Box Office: ‘Transformers: Rise of the Beasts’ Aims for $60 Million Debut, Battles ‘Spider-Verse’ for No. 1

“Transformers: Rise of the Beasts” is readying to turbocharge the box office, targeting $50 million to $60 million in its opening weekend.

There’s a chance that inaugural ticket sales could climb higher as the Paramount Pictures film touches down on Friday in 3,700 North American theaters. But the latest Autobot adventure is expected to face headwinds from last weekend’s champion, Sony’s “Spider-Man: Across the Spider-Verse.” The animated comic book sequel launched to $120 million and looks to add $45 million to $55 million in its second weekend of release. That’s close to double what the original, 2019’s “Into the Spider-Verse,” earned in its debut. Yep, Spidey’s still got it.

Steven Caple Jr. (“Creed II”) directed the PG-13 rated “Transformers: Rise of the Beasts,” which cost $200 million. It’ll need to keep playing in domestic theaters and resonate at the international box office to justify that hefty price tag.

On a promising note, the film, which is the seventh installment in the “Transformers” franchise, is expected to improve upon the starts of the two entries, 2018’s “Bumblebee” ($21.6 million) and 2017’s “The Last Knight” ($44.68 million). Those films, which tapped out with $127 million and $130 million in North America respectively, each earned nearly 70% of their overall ticket sales from overseas markets.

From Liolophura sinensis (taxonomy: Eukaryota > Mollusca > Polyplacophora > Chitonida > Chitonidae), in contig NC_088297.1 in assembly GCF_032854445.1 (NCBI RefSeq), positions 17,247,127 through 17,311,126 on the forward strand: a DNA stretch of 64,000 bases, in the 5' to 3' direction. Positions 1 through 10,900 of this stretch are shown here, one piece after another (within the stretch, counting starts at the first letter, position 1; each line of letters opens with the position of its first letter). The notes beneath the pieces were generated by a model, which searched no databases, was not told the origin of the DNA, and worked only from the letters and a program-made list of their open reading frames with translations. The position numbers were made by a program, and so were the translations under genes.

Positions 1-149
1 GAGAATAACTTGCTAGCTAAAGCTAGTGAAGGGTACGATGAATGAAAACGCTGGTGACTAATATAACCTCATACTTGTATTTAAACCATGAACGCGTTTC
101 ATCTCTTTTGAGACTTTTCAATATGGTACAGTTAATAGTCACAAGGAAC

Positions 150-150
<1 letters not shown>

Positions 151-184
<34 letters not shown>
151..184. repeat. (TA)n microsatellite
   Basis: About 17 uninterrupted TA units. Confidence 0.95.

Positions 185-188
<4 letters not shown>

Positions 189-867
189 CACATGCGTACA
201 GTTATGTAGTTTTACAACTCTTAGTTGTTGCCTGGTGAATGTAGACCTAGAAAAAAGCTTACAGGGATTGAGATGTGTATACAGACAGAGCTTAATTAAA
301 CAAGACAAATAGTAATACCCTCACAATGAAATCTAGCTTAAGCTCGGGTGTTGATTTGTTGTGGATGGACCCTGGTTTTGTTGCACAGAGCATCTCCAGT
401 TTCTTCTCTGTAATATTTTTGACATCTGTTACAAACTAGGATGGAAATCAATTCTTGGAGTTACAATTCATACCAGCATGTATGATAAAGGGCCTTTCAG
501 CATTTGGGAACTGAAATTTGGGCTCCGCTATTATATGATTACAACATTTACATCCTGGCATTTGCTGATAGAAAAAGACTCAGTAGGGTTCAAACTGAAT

At the height of the franchise’s popularity, “Transformers” installments were bypassing the $1 billion mark with ease, but that hasn’t happened since 2014’s “Age of Extinction” ($1.104 billion). “Bumblebee” (which was slightly less expensive at $135 million) fell short of $500 million while “The Last Knight” ended its run with $605 million. Analysts expect the newest entry to land in-between its most recent predecessors, as long as international interest in the series is sustained.

“Rise of the Beasts” features “In the Heights” star Anthony Ramos and “Swarm” actor Dominique Fishback in a story about Optimus Prime and the Autobots as they attempt to take out a threat that’s capable of destroying the entire planet. Reviews are skewing toward negative, with Variety’s Owen Gleiberman offering one of the more positive takes on the film.

“It’s got a relatable human story that works, and thanks to a script that actually has sustained bursts of dialogue, the robots felt more real to me as characters than they usually do,” he wrote.

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